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What is the difference between the IfInDiscards and IpInDiscards counters?

chuckk281
Trusted Contributor

What is the difference between the IfInDiscards and IpInDiscards counters?

Lawrence was helping a customer:

 

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Hi VC Gurus,

 

I am trying to get my head around the differences between IfInDiscards and IpInDiscards.  From page 241 of the VC 4.01 user manual (http://bizsupport2.austin.hp.com/bc/docs/support/SupportManual/c03791917/c03791917.pdf ) the definitions of IfInDiscards and IpInDiscards sound almost the same to a “non-network”
trained person.

 

IfInDiscards - The number of inbound packets that were chosen to be discarded, even though no errors had been detected, to prevent their being delivered to a higher-layer protocol. One possible reason for discarding such a packet is to free up buffer space.

 

IpInDiscards - The number of input IP datagrams for which no problems were encountered to prevent their continued processing, but which were discarded (possibly for lack of buffer space). This counter does not include any datagrams discarded while awaiting re-assembly.

 

What is the difference between a packet and an IP datagram?

 

My customer finds that the IfInDiscards number and the IpInDiscards number are fairly static, but when they do vMotions of guests from one host to another, the IfInDiscards number starts to grow rapidly.  They are asking why.

 

What scenarios cause IfInDiscards and IpInDiscards counters to start increasing?

 

My customer is asking whether monitoring IfInDiscards and IpInDiscards counters is a good way of monitoring the health of the VC modules and the traffic bandwidth.  How are others monitoring whether their VC modules have sufficient bandwidth?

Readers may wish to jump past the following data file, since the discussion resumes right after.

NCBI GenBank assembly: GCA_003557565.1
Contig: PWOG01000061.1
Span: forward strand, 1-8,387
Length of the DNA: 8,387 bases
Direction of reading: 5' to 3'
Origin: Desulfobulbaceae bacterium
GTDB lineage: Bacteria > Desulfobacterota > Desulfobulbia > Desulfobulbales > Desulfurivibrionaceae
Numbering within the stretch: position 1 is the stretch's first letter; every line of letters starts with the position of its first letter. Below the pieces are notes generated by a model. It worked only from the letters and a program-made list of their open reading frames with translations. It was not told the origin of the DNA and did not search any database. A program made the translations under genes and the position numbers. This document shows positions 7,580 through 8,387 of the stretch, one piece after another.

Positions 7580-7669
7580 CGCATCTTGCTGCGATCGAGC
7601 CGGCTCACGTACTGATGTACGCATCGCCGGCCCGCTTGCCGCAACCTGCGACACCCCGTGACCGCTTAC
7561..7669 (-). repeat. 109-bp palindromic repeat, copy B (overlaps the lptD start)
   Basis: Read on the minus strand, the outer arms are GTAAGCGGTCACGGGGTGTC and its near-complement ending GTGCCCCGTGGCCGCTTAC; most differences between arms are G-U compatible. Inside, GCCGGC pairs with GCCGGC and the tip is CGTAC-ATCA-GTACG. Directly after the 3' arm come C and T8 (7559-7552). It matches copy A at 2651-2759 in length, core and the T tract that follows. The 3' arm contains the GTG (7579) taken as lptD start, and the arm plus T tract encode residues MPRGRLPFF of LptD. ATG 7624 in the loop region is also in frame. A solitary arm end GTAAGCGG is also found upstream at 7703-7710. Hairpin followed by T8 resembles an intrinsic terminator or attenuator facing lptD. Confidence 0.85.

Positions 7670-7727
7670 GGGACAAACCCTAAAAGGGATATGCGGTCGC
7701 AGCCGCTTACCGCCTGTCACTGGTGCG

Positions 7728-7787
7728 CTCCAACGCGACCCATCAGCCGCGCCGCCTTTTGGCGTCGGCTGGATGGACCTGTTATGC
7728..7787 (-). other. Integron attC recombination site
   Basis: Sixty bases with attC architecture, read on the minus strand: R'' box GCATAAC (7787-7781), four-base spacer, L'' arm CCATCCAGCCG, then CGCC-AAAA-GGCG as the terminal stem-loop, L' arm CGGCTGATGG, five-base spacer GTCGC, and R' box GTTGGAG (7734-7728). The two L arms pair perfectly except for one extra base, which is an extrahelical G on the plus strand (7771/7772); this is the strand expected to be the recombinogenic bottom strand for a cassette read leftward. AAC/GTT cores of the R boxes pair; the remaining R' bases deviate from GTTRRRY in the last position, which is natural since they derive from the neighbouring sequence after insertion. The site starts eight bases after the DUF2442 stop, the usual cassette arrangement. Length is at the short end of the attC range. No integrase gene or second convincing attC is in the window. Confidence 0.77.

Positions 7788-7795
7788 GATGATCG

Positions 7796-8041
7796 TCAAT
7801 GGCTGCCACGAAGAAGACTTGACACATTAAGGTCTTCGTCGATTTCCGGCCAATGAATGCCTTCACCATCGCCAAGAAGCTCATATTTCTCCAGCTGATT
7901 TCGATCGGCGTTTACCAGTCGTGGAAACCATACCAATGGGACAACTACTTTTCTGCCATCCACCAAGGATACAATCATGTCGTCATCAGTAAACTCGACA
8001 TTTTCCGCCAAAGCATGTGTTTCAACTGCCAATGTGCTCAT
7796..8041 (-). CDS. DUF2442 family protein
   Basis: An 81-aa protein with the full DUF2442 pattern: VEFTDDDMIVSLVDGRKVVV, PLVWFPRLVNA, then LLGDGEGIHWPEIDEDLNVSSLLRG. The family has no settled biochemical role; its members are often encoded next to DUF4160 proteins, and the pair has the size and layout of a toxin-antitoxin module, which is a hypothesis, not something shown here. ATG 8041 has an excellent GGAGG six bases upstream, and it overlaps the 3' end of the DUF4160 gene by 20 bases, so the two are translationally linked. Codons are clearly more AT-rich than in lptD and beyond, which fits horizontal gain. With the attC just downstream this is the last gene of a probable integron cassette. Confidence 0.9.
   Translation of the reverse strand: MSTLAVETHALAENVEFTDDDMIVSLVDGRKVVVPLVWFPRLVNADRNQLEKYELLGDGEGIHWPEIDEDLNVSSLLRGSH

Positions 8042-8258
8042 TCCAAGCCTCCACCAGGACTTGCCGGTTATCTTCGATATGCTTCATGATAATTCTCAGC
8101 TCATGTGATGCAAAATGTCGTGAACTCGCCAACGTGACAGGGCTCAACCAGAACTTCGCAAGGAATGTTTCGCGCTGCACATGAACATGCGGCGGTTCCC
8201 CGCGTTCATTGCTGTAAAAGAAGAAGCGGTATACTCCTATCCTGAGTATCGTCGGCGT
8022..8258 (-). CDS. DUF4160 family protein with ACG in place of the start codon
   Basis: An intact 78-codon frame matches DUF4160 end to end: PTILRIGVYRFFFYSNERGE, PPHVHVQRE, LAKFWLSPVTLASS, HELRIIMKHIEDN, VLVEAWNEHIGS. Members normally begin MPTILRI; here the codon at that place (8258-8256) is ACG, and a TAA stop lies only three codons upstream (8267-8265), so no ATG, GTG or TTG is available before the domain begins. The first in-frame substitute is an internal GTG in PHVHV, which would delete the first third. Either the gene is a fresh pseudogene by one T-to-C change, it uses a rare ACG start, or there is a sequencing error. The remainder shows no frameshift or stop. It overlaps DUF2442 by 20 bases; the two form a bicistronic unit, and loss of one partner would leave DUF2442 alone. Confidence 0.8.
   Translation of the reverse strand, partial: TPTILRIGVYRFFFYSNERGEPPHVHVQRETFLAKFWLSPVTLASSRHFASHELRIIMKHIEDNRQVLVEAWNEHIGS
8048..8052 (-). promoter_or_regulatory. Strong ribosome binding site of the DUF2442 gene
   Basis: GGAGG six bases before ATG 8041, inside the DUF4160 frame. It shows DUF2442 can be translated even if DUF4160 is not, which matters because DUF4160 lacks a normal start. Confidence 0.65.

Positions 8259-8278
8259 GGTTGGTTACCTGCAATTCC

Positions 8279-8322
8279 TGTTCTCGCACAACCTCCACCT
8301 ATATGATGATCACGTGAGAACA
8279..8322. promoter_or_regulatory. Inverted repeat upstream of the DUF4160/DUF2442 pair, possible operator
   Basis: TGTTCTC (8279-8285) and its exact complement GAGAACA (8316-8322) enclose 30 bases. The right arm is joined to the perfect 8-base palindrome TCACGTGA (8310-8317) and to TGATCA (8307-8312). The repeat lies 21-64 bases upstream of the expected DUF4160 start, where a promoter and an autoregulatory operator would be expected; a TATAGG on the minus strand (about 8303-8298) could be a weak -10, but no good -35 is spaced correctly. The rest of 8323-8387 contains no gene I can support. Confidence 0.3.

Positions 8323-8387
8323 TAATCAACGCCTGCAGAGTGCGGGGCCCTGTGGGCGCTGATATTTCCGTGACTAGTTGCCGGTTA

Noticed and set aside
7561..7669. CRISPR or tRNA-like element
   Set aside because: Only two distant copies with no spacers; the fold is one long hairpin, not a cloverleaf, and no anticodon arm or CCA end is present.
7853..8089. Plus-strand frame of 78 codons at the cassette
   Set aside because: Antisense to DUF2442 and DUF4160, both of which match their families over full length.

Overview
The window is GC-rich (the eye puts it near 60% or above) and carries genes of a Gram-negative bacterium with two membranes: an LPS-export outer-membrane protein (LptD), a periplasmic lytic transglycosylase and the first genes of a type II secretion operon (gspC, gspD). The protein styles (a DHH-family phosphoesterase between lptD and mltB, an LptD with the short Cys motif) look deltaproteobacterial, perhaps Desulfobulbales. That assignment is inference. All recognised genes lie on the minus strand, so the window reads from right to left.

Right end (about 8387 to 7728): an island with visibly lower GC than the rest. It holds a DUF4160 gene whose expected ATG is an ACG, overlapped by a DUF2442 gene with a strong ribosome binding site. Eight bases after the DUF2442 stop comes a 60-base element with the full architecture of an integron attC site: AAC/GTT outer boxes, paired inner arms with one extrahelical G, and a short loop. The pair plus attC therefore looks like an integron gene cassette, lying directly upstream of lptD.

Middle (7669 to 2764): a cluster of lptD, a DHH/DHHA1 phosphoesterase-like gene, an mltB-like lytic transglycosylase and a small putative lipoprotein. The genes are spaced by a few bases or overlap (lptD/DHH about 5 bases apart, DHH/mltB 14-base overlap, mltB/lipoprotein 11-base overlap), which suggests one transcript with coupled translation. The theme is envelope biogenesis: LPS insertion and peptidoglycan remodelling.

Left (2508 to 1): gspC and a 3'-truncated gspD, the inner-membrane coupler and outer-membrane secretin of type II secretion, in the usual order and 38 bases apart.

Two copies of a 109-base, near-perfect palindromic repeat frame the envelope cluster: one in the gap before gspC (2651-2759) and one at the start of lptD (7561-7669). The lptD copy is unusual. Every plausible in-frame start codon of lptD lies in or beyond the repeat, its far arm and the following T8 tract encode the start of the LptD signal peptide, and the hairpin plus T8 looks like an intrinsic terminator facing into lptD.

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Info from Armand:

 

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Packet is usually an Ethernet frame, which include Ethernet header (src and dest address field, type field, VLAN field if tagged), **AND** IP datagram if IP traffic is carried **OR** FC frame is FCoE traffic us carried, **OR** any other type of traffic (designated in type field before), it’s mostly management traffic (LLDP, BPDU….). At this point, we are at L2 level.

 

An IP datagram is the IP payload in the Packet, it contains src and dest ip address, sequence number, …, and data : for instance, block of SCSI data if iSCSI is used. At this point, we are at L3 level.

 

 

Concerning Vmotion, a specific subnet is used for carrying that traffic, and at L2 level, would stay within VC domain (not forwarded to upstream switch).

Therefore, VC would consider this Vmotion traffic discarded at the uplink level, from where you’re probably monitoring the VC traffic.

 

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Questions?